How would you describe the art gallery of the future and what would you love to see? More exhibitions of suspended palm trees?
Illawarra residents are being asked for their suggestions with a refresh imminent of the strategic plan for Wollongong Art Gallery.
Once complete, the plan would shape the types of exhibitions, programs and experiences at the 41-year-old institution.
Program director John Monteleone said today's galleries had moved away from the "passive experience model of the past" - simply hanging pictures on walls or putting sculptures on display - for more interactive participation.
"Today, art in galleries can be experienced in a range of ways but almost always has something to impart beyond just aesthetics," he said.
"Art is a way to tell diverse stories, give voice to those who have previously been without voice or been marginalised and also to explore sometimes challenging ideas."
In recent times the City of Wollongong has moved to embrace art in many ways and sometimes caused controversy doing it.
The city is now known for its giant mural festival Wonderwalls, which earlier this year moved suburbs to brighten up Port Kembla.
Sandstone and suspended palm trees in the Crown Street Mall continue to be a topic of discussion in the lunch room.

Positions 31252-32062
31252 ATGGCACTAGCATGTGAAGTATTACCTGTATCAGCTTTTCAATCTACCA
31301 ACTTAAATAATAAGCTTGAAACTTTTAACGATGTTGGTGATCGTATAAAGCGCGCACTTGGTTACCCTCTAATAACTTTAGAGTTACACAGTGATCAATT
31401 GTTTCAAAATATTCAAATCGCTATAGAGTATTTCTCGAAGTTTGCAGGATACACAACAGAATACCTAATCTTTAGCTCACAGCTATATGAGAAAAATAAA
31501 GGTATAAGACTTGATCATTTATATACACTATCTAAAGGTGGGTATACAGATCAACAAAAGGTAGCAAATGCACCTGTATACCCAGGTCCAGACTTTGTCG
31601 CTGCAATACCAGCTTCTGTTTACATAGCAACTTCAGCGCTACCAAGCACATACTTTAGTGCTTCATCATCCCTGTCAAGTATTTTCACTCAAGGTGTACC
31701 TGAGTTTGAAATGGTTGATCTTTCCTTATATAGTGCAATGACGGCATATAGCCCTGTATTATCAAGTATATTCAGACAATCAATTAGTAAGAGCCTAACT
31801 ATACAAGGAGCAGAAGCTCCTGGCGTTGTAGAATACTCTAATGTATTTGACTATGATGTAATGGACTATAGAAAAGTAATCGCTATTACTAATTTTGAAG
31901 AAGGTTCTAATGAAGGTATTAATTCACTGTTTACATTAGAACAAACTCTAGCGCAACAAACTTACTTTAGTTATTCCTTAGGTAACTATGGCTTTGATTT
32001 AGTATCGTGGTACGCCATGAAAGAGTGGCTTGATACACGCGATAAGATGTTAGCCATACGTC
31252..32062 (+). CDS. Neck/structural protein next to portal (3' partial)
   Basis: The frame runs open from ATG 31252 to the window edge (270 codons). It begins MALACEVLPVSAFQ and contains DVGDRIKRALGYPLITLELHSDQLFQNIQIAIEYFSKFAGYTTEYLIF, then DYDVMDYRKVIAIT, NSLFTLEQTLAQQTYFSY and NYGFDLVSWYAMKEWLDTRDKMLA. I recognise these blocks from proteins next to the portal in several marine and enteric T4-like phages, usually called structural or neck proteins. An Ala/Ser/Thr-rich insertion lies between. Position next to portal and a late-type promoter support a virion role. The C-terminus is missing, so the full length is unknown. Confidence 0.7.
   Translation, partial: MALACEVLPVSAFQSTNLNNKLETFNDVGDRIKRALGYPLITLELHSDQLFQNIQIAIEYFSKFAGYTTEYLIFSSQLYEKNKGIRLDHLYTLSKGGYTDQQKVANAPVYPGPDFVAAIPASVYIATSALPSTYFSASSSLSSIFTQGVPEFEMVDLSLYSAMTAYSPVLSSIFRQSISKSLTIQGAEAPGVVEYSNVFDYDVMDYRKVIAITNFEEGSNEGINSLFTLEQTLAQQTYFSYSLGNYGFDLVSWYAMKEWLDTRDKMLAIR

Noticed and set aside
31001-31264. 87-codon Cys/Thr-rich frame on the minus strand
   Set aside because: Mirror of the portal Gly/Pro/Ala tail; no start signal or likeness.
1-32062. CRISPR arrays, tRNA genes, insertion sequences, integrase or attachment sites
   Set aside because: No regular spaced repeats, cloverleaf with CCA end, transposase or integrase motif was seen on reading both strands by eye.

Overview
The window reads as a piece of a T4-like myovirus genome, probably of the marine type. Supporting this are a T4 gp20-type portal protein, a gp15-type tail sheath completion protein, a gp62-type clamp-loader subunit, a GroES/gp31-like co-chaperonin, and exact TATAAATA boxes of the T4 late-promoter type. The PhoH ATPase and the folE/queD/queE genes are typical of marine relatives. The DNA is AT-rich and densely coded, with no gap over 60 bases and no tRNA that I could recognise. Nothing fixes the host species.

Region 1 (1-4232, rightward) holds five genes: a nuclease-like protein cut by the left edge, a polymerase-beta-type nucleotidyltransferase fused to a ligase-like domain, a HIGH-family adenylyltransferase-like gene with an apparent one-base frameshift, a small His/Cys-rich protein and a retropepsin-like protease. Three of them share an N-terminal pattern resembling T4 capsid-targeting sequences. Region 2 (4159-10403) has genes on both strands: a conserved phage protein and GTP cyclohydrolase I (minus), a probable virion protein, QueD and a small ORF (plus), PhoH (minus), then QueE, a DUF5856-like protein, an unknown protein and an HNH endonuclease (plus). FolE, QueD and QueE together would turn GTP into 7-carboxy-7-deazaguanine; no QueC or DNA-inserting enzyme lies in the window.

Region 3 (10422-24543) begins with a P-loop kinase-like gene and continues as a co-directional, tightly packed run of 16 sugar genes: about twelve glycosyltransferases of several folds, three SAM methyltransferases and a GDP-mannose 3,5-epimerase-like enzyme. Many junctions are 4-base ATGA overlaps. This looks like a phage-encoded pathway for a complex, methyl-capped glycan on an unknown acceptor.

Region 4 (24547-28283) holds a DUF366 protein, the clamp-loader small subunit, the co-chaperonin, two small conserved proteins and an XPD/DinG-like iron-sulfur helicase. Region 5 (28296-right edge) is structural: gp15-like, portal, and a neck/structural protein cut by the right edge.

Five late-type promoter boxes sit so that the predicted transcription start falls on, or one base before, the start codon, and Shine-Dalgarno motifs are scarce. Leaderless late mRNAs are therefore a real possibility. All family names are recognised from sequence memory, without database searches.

Giant rabbits and Indigenous puppets lighting up the mall at night have enticed the public to come out despite cool temperatures, showing the community is getting behind culture.
Wollongong Lord Mayor Gordon Bradbery said the art gallery was a space to "explore and celebrate our regional identity" and encouraged the wider community to have their say on what they want.
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Workshops are being run as well as an online survey to include the community's "diverse voices, opinions and needs".
The gallery - formerly known as Wollongong City Gallery - was founded from the generous donation of a Cringila steelworker and art enthusiast, Bronious "Bob" Sredersas.
His gift to the city in 1976 of more than 100 notable paintings, ceramics and artefacts became the founding pillars of the gallery, which opened in 1978 in what is now the Wollongong Youth Centre. It moved to its current home - the former council chambers - in 1991.
"A strong, creative and inclusive culture strengthens community values and is an essential component to our sense of identity - of who we are and what we stand for," Monteleone said.
To have your say on the art gallery of the future, visit: www.haveyoursaywollongong.com.au/art-gallery-strategic-plan or call council on (02) 4227 7111.